South Korea has also implemented far wider population-based screening than the United States, expanding its screening past suspected cases to voluntary population screening in geographies frequented by identified cases.

As of March 15, as economist Richard Epstein of Stanford’s Hoover Institution has noted, South Korea performed more than 235,000 tests and identified 8,162 infections, with 75 deaths, or a case fatality rate of 0.91 percent. Again, only about 10 percent of the deaths were in the population under 60.

While far better than the U.S., this was still not a broad-based screening effort such as was used on the Diamond Princess. While it looked at a broader population, the South Korea screening was still biased by virtue of looking only at the segment of the population with a higher risk. Even so, the case fatality rate is significantly below the 3.4 percent rate that caused the public panic.

What we are likely seeing, in my estimation, is an epidemic with a real case fatality rate between 0.2 and 0.5 percent, which is similar to the 1957 Asian Influenza A:H2N2 or 1968 Hong Kong Influenza A:H3N2 pandemics. Those were also essentially virgin field respiratory epidemics.

These earlier pandemics were nowhere near as harmful as the 1919 Influenza A:H1N1 outbreak, with a PSI level 5, but rather rate as PSI level 2 events on the CDC scale. That’s enough to qualify as atypical and more severe than a routine seasonal flu epidemic (PSI level 1).

The 1956 and 1968 pandemics essentially tripled the number of deaths due to influenza experienced annually, yet were handled without the extreme measures that are currently being adopted or proposed by political figures, and posed little long-term economic or other damage to the population.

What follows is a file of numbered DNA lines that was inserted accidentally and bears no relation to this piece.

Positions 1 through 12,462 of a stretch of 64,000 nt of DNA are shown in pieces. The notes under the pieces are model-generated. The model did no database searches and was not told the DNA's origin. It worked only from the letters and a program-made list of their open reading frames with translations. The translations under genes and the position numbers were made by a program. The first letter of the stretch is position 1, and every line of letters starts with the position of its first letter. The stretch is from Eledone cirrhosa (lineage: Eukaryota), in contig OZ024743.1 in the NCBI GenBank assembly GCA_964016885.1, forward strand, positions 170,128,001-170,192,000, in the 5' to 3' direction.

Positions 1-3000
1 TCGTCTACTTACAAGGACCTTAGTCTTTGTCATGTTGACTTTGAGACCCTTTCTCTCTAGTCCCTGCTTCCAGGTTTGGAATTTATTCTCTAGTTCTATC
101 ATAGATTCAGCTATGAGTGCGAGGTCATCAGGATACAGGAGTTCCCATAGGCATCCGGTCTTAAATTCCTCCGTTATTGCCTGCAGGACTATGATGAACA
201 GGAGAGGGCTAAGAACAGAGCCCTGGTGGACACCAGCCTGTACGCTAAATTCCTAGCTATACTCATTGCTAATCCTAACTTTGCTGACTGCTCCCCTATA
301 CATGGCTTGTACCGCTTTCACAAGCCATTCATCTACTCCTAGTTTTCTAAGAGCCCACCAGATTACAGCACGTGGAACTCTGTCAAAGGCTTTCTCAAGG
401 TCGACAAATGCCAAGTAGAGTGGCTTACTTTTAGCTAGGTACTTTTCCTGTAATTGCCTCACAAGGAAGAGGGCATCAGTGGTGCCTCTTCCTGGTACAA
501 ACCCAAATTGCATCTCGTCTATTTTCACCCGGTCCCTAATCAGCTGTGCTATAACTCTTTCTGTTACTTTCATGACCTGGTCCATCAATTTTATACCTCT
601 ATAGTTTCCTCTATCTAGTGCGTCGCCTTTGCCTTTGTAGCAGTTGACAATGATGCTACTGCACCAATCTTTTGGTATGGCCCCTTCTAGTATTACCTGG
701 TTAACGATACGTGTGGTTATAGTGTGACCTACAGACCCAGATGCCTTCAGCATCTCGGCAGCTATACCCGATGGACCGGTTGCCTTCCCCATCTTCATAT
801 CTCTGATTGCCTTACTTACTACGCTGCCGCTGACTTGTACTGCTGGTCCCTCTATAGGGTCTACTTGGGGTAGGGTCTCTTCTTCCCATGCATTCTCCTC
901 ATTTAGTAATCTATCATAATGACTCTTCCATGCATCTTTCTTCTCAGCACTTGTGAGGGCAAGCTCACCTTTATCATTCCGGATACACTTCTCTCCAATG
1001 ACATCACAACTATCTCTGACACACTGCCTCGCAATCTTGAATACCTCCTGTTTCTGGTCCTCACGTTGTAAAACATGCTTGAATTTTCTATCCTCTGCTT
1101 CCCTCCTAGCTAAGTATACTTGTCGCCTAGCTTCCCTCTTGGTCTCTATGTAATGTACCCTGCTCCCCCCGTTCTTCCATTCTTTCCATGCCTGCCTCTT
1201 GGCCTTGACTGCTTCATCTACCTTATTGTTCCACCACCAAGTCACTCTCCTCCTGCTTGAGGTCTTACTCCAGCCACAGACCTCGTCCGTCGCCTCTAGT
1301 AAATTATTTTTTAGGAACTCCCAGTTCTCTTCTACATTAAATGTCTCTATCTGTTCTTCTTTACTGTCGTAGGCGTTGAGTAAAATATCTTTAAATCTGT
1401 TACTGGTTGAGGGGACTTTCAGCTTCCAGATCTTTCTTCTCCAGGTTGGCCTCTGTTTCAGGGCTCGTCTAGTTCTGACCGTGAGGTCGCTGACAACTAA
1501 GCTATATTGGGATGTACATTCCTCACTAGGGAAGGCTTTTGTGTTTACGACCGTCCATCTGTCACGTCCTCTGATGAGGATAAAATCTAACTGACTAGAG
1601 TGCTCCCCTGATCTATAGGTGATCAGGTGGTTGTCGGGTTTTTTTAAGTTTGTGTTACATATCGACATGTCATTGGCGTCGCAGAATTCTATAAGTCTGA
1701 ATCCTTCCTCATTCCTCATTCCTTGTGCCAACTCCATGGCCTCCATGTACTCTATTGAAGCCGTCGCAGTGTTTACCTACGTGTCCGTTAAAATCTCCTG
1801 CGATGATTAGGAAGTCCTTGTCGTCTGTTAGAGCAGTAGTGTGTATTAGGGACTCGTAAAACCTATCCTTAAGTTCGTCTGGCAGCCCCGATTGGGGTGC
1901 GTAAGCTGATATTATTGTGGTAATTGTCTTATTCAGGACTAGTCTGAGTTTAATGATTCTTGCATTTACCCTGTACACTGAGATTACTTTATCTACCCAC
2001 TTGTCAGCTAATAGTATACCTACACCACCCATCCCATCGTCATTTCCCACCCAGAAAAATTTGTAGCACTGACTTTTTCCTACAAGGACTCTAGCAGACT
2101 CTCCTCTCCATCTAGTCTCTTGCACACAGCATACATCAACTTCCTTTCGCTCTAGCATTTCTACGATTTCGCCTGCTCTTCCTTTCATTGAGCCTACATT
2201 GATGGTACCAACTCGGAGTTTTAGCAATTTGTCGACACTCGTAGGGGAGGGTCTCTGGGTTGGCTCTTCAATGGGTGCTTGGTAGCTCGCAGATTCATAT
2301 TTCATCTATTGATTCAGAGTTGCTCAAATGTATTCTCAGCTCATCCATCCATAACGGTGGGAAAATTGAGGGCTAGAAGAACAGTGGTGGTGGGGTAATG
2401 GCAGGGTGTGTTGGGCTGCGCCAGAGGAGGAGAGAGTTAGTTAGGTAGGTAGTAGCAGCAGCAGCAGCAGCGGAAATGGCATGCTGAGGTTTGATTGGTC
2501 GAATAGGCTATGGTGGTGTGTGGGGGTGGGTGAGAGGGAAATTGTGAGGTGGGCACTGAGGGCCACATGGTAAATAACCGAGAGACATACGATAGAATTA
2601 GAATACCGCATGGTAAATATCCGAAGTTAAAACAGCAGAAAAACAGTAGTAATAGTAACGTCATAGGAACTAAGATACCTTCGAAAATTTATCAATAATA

Like those pandemic events, COVID-19 has its most significant impact on elderly or otherwise compromised individuals, with few fatalities observed in the population under the age of 60. From what we have observed, half of those infected show no symptoms, 40 percent show mild symptoms such as a cold, and only about 2 percent advance to serious or critical illness.

What is needed now is for politicians and the population to pause, take a deep breath, and address the epidemic with rational measures, such as those strategized by myself and Purdue University colleagues in 2007 to ensure adequate capacity to deal with another true influenza pandemic.

These include social distancing of the older population, screening of those who have been in contact with identified cases, quarantine of identified infected individuals, and adequate hospital triage systems to protect other patients and health care staff from infection, in order to preserve our ability to treat the most severe cases.

Dr. Avery has a PhD in Health Services Research from the University of Minnesota School of Public Health. He has conducted significant research in the area of public health emergency preparedness, and served on Centers for Disease Control preparedness advisory boards. He is currently a research scientist with a medical analytics firm, was a professor with the public health program at Purdue University from 2005-2011, and worked from 1990-2000 with the Arkansas Department of Health’s Division of Public Health Laboratories.

IMAGE: Lightspring/Shutterstock